When excavations began in the 1960s, questions about the presence of Mediterranean sailors at Lattara were raised, and the hypothesis has been confirmed by recent discoveries.
Excavations have uncovered traces of dwellings that were unusual for both the region and the period – the late 6th century BCE. The walls of these multi-room houses consisted of a stone foundation topped by earth, all of which was covered in a whitewashed plaster that was white or yellowish in color. The same is true of the wooden doorframes. The objects found in these houses consisted almost exclusively of Etruscan ceramics – wine amphorae, cookingware and tableware, some of them bearing graffiti in Etruscan letters on their rims or bases. All this allows us to speculate that Etruscans were present at Lattes from the very beginning, and that perhaps they are the ones who founded the town.These houses were destroyed in a large fire around 475 BCE, just before the Greeks of Marseille gained a trade monopoly over Lattara.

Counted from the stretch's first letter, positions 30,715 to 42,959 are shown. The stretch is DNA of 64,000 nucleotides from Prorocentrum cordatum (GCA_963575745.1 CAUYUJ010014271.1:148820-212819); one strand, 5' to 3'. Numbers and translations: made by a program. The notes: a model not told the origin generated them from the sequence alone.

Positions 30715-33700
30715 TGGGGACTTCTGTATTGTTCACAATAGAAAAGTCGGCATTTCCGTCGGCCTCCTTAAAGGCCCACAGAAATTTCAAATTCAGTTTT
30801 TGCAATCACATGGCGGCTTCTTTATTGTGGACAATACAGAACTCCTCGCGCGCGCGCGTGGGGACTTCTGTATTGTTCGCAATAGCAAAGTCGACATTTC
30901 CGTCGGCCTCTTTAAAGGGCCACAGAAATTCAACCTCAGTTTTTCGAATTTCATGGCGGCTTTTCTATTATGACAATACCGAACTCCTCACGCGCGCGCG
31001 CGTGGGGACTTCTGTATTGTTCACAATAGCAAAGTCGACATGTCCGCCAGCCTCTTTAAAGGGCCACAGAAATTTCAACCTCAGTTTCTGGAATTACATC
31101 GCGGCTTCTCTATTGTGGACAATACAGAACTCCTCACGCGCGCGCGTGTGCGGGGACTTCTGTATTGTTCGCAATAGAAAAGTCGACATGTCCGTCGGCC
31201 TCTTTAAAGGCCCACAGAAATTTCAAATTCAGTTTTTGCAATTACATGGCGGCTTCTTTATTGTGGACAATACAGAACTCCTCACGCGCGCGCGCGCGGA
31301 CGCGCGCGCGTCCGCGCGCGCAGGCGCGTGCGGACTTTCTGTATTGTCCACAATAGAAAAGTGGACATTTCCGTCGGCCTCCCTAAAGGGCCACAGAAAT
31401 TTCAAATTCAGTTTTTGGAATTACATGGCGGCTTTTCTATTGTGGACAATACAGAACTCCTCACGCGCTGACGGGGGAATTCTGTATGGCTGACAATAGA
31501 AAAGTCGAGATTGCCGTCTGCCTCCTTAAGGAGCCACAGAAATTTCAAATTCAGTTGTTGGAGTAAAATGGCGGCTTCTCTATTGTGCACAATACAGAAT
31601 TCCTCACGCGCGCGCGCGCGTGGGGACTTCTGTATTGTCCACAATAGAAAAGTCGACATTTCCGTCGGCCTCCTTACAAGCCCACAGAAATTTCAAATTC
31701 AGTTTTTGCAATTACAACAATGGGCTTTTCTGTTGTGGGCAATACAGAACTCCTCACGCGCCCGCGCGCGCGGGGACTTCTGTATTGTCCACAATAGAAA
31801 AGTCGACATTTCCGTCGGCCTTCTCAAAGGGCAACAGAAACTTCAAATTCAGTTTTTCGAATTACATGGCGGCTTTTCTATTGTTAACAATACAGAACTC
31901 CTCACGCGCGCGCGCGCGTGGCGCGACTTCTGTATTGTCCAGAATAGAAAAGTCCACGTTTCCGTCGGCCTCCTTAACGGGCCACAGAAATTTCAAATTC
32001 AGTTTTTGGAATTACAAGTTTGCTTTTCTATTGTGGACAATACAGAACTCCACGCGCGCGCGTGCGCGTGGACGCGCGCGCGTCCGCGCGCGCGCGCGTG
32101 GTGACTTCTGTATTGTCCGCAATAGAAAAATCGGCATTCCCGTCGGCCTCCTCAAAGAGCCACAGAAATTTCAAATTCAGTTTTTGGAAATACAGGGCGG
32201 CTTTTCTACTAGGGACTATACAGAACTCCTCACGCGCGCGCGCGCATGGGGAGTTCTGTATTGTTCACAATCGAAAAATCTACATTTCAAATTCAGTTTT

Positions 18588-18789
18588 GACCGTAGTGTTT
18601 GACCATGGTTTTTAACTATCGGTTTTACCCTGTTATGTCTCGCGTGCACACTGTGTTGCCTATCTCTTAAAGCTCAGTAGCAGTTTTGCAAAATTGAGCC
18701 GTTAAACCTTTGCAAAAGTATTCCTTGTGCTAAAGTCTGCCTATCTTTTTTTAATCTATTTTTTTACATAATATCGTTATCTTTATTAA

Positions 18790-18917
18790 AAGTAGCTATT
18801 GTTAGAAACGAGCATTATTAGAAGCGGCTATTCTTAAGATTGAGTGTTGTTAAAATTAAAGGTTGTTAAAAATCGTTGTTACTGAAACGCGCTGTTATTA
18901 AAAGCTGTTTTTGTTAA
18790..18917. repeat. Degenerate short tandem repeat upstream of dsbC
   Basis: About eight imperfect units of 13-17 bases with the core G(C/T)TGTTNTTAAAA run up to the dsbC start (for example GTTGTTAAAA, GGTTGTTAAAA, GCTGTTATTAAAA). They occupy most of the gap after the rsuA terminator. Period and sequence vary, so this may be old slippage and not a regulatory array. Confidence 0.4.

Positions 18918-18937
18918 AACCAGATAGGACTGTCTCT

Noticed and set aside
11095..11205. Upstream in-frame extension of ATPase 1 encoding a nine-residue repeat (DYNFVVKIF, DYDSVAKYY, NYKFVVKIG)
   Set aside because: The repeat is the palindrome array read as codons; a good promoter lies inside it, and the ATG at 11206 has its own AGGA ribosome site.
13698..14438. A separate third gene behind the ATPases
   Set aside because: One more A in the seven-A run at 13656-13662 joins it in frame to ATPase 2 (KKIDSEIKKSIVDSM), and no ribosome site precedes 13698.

The Massalians seem to have had a strong presence at Lattes, as can be seen from the abundance of imports (amphorae and tableware), but also from Greek inscriptions found on lead tablets and Greek graffiti on ceramics. The hypothesis of a Greek presence in the town is strengthened by the discovery of alphabet primers.